Aquamarine's screenwriters must have strong left-hand middle fingers, having given said digit quite a keyboard workout striking the letter "e" so often while producing dialogue like this:

Claire: Eeeeeeeeeeeeeeeeeeee!

Hailey: Eeeeeeeeeeeeeeeeeeee!

Aquamarine: Eeeeeeeeeeeeeee!

There hasn't been this much dolphin-pitched squealing on the big screen since that ill-fated Flipper movie that Elijah Wood would probably like to forget. The mere glimpse of a cute boy gets these girls' hormones flowing so fast they can do nothing but screech high-pitched expressions of pubescent joy that could give Mariah Carey a run for her money.

This is naught but a plastic, bubbly reworking of the mermaid legend that goes like this: Two best friends about to be separated by a move find a lost mermaid, named Aquamarine, who wants to find love. The girls try to hook the mermaid up with the hottest lifeguard on the beach, hoping the favor will win them a wish that could preserve their friendship.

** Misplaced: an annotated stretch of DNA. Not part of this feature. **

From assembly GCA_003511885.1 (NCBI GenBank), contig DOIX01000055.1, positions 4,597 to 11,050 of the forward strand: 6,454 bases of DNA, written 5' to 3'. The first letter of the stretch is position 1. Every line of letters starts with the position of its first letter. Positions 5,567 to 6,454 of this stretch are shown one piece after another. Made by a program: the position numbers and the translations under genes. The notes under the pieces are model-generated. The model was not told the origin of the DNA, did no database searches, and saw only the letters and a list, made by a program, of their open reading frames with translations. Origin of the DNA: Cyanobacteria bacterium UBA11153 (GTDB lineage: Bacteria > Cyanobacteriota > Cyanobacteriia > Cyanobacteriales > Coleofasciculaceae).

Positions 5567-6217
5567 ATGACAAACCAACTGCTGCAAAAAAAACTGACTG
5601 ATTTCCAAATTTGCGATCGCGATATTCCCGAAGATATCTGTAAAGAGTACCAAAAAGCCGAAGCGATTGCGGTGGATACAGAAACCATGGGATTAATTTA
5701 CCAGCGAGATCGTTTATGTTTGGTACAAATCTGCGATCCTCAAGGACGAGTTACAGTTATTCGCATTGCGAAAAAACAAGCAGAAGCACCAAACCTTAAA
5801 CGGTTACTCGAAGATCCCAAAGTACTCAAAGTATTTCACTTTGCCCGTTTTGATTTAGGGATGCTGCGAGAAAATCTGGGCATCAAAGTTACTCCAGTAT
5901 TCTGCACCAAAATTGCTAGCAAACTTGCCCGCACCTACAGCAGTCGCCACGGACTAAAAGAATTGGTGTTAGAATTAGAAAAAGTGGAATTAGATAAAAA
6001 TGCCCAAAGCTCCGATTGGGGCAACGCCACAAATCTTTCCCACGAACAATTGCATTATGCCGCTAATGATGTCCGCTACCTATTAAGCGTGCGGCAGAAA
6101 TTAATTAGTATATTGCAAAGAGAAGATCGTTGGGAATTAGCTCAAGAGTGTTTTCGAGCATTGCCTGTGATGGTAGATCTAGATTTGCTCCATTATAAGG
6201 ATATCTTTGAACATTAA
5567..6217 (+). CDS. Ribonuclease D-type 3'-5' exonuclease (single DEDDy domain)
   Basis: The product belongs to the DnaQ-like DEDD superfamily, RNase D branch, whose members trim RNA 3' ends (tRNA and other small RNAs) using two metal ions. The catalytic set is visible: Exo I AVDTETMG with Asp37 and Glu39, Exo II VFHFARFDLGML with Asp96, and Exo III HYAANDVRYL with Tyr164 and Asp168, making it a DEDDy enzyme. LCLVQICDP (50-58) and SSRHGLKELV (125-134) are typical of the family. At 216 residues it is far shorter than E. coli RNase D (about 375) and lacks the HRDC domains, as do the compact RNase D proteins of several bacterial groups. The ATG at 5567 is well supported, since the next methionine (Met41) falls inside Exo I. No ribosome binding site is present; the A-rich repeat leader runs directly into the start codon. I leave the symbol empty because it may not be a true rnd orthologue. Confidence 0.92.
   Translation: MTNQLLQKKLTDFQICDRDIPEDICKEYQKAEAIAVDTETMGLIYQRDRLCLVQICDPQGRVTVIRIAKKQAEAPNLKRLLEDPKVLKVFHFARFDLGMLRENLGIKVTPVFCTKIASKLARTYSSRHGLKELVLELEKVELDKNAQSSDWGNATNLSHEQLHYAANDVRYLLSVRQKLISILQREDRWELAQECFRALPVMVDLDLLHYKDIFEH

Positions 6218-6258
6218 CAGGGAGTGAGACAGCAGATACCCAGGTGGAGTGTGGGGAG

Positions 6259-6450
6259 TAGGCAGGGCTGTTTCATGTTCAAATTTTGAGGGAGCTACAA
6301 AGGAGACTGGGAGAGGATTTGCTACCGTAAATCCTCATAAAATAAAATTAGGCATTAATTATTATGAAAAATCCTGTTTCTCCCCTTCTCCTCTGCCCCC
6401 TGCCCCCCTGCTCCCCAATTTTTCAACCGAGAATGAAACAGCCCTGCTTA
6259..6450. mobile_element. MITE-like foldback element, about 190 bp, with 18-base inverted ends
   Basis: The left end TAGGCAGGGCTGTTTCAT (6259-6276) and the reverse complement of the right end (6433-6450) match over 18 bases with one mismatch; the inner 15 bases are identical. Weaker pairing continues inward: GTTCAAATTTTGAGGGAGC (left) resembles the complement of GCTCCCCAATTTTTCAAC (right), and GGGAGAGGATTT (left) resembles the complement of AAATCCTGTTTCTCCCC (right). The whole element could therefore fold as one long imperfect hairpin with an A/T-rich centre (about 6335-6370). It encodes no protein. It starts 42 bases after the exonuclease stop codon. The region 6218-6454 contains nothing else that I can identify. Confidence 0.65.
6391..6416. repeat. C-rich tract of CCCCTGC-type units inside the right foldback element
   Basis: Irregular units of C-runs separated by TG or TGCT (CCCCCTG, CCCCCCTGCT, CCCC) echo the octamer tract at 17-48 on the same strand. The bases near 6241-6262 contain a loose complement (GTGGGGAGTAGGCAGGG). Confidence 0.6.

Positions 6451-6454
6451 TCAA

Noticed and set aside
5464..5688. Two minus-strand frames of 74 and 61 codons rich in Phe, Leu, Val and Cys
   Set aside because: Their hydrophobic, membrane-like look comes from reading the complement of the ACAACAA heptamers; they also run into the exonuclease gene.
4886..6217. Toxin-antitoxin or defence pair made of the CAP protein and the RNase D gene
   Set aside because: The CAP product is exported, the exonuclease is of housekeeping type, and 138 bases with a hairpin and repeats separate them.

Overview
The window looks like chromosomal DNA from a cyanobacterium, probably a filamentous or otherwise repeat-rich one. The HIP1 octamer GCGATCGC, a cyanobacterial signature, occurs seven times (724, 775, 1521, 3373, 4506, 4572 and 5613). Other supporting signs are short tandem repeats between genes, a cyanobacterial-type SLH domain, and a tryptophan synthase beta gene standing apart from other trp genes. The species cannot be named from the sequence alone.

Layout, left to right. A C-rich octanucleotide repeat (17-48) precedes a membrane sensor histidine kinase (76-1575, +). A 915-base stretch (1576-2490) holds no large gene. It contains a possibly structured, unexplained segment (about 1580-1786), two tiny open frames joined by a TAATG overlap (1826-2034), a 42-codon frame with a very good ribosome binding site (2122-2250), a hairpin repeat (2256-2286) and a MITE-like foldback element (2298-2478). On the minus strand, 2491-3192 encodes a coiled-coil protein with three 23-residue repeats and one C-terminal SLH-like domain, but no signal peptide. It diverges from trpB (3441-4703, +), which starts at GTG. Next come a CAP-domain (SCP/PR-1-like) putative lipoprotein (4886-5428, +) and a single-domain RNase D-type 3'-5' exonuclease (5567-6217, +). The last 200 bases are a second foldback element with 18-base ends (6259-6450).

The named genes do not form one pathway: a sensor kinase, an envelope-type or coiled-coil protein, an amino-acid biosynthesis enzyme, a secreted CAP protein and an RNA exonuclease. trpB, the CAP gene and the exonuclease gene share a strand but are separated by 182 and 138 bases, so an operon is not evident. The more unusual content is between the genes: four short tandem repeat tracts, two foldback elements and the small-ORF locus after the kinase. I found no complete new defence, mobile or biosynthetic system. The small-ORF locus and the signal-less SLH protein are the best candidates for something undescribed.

The allure of the girl-power, BFF (best friends forever!) sentiment could have been moving — for a 10-year-old. But by age 13, however, most girls would need a barf bag, especially when the Barbie-built Aquamarine (Sara Paxton) squeaks, "I love vintage!" during a resale-shopping montage meant to lend the film a "dare to be you" message.

The script is replete with as many nautical clichés as shrieks. The teen mermaid uses words like "barnacles" to cuss, and she makes calls on — seriously — a "shell" phone. Talk about Velveeta with a side of Kraft dinner.

Worse yet, Aquamarine builds a teen fantasy world based not just on the myth that mermaids exist, but that any ill can be overcome with a cute boy, teen magazine advice quizzes and a quick trip to the mall. Gag me with Neptune's trident.

Clare Pfeiffer Ramsey writes about film for Metro Times. Send comments to

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